Because of the handful of students that are contracting COVID-19, Cavanaugh said the absentee rates would be comparable to those caused by the common cold.

“When numbers are down to 20, I feel great about it,” she added.

McAuliffe added that the Health Department received $67,000 in grant money to provide masks and preventative materials to those who cannot afford them.

Said Board of Health Chair Lisa Whittemore: “It’s time to move from pandemic to endemic. I entirely agree with that.”

Ianelli presented the results of a Google poll about student and staff opinions on masking conducted Monday. Out of 396 students, 140 (35.8 percent) strongly preferred a mask-optional policy. This was the highest constituency on a five-point scale, with the other four groups ranging from those who strongly preferred masking to varying degrees of support in roughly equal numbers hovering around the 15 percent rate.

An interesting statistic Ianelli shared was that 50 percent of students noticed no difference in their ability to learn, while 41 percent noticed a positive change. While some students wanted a return to normalcy and a choice, others wanted to wait until after the school break as a precaution or because of a fear of future outbreaks.

When students were asked to whom the mask-optional policy should apply, the results were split evenly in thirds. One group preferred everyone to be allowed the option to wear or not wear mask, a third of respondents said it should be only for vaccinated students, while another third said the unmasking policy should apply only to vaccinated students who have received booster shots.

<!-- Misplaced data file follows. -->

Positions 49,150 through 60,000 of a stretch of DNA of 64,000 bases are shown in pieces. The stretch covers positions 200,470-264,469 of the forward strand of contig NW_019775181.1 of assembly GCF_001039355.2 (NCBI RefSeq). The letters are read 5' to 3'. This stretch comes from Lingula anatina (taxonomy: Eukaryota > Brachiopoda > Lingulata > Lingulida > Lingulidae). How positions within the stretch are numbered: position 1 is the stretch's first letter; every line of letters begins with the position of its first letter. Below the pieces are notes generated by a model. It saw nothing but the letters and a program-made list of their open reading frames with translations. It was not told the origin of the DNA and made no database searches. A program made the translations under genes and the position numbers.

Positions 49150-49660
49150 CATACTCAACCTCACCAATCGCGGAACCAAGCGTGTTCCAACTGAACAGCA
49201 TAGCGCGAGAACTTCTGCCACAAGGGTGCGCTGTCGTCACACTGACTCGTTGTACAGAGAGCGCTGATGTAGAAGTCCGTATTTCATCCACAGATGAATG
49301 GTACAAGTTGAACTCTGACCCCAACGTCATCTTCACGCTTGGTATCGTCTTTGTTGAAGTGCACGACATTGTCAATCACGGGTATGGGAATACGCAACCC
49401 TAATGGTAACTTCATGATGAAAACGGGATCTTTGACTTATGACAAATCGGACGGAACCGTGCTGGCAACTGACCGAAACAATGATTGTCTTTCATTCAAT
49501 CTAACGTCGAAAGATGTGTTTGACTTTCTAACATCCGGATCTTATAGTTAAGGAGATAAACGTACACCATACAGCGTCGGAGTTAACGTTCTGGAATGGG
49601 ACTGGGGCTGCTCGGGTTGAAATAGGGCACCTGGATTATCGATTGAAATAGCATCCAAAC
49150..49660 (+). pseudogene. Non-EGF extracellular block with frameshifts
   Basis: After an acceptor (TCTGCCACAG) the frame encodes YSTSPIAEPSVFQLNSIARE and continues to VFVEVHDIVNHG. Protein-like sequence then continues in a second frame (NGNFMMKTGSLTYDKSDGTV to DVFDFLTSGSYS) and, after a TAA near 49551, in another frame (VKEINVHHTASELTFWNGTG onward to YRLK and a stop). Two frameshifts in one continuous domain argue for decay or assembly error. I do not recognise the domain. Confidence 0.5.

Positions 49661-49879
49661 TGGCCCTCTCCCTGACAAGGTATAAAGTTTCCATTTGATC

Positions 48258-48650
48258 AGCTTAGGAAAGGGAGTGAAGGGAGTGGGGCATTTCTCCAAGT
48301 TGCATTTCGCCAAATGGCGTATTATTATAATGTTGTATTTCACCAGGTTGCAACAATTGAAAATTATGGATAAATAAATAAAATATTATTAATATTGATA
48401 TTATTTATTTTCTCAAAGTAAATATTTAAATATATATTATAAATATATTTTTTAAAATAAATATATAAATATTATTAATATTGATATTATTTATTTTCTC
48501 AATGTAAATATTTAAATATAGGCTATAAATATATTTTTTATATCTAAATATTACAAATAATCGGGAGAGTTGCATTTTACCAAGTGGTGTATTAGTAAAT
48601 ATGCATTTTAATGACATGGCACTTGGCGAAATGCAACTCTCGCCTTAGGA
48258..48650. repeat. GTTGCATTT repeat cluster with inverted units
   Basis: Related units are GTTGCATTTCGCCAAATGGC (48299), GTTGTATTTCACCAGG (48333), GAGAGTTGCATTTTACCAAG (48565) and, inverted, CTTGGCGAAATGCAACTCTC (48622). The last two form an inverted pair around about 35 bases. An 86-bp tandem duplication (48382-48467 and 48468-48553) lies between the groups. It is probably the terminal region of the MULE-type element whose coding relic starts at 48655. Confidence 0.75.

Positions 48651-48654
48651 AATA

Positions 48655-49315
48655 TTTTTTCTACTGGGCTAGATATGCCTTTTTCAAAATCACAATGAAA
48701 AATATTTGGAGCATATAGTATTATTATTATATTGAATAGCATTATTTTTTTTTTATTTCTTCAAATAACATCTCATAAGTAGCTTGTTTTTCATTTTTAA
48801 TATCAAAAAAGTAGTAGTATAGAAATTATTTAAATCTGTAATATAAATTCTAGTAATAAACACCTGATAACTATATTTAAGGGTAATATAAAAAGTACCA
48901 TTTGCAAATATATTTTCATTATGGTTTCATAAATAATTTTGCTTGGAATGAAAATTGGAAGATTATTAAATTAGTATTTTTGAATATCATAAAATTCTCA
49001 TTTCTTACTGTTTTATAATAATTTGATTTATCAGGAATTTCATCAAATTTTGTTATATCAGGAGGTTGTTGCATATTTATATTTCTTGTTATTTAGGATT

On the staff side, of the 87 respondents, 36.6 percent strongly preferred the mask mandate while 32.9 percent strongly preferred that masks be optional. While those opposing the mask mandate said they preferred the ability to see facial expressions and noted the high vaccination rate, staff members in favor of masks said that some students weren’t comfortable sitting next to unmasked peers or feared another outbreak after vacation travel.

School Committee Chair Nancy Cavanaugh complimented Ianelli for presenting the data “in an even-handed way.”

Member Joe Markey made the motion to lift the mask mandate effective Feb. 28 for all Hopkinton public schools with the understanding that DESE reserves the right to reinstitute a mask mandate should there be an uptick in COVID-19 cases. This motion was seconded by member Meg Tyler.

Member Lya Batlle-Rafferty, who voted against lifting the mask mandate, asked what mitigations were in place for those students who are immunocompromised. The superintendent replied that those students do not each lunch with their peers, and that KN-95 masks are available.

Nancy Cavanaugh asked McAuliffe what other strategies could be put in place. He compared the strategy to dealing with students and teachers with allergens.

Said McAuliffe: “It’s all about communicating those risks, respecting the risks that exist with the child or the household, and really working together as a community to provide that enhanced safety factor.”